What if oral histories, handwritten journals, 19th century library records, and more were available at your fingertips?
As assistant dean for digital initiatives and special collections, John Straw is working to make that possible. He oversees the digitization of materials from Ball State University Libraries’ collections and other sources.
The work includes scanning photographs, handwritten journals, antique children’s books, and texts; digitizing audio and video recordings; and transcribing oral histories.
“Since there are millions and millions of pieces of paper in the archives and more arriving every day,” Straw says, “I don’t know if it will be possible that everything in the archives will be digitized during my lifetime, but that’s what we’re working toward.” He says that because of the voluminous and ever-expanding nature of information, a primary function of librarians and archivists is to analyze and make educated choices on priorities for the transfer of historical, educational, and cultural resources to digital format.
The digitization projects are conducted by University Libraries, and several received funding from Library Services and Technology Act digitization grants. Straw works with library colleagues, especially the Metadata Digital Initiatives unit, to digitize material and make it searchable online. The Ball State Digital Media Repository provides access to more than 325,000 digital assets in 107 collections.
Phil Repp, vice president for information technology, and Arthur W. Hafner, dean of University Libraries, provided leadership to get the digitization project under way.
University Libraries has received six Library Services and Technology Act digitization grants, totaling more than $130,000, for projects ranging from U.S. Civil War materials to documents about women’s history to historical newspapers. The most recent grant partners the digital initiatives program with the Marion Public Library to create a digital collection of oral history interviews between Grant County military veterans and high school students. The interviews will be available online as recordings and written transcripts.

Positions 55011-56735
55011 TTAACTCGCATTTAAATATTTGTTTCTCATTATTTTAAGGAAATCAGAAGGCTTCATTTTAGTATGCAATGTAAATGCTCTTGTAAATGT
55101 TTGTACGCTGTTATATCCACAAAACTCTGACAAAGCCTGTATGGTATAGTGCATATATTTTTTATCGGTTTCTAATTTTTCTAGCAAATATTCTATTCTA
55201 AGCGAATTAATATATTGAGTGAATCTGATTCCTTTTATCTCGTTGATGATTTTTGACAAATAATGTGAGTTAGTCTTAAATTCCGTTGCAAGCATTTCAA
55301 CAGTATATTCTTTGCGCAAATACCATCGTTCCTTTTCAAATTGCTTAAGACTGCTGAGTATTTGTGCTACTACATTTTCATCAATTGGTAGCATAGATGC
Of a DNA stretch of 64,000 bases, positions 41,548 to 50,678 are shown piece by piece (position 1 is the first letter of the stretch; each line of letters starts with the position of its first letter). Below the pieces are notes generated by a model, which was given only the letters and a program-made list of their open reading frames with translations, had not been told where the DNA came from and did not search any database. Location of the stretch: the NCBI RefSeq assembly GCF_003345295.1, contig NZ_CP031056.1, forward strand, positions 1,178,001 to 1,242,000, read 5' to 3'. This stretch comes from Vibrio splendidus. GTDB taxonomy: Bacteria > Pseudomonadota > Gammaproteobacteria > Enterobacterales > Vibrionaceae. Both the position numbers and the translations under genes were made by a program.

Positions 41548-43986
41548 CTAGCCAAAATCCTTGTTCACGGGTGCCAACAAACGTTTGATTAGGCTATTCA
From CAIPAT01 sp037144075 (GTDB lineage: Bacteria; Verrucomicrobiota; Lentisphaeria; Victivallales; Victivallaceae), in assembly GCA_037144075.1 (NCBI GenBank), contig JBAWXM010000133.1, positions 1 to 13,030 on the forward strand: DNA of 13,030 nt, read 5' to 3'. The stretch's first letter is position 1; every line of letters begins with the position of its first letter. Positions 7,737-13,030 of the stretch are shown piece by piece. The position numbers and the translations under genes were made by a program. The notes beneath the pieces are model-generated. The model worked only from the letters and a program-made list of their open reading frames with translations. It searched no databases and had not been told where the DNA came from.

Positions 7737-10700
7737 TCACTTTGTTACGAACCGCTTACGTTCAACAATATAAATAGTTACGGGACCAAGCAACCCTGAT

Straw and his collaborators partnered with the Center for Middletown Studies on a project called What Middletown Read, funded through the National Endowment for the Humanities, to digitize Muncie library records from the 1800s.
Students in the Institute for Digital Intermedia Arts (IDIA) called on the digital initiatives team for help creating a virtual tour of Middletown, including the Ball Brothers Glass Manufacturing Co. plant as it looked in the 1920s. IDIA’s applied research project was developed in partnership with the Center for Middletown Studies and the University Libraries and is funded by the Provost’s Immersive Learning Grant.
“We worked with records from Archives and Special Collections, the Drawings and Documents Archive, and Minnetrista to build what the factory looked like in 1920,” says Straw. “You can walk into it virtually, find the machinery, and see how the assembly line worked and how they were making Ball jars in 1920.”
Ball State’s digitization efforts have attracted attention.
“We’ve had researchers from Oxford, Germany, Canada, and Australia who have come or contacted us because of what they found when we digitized it and made it global. What we’re doing with audio and starting to do with video is a niche for us,” says Straw.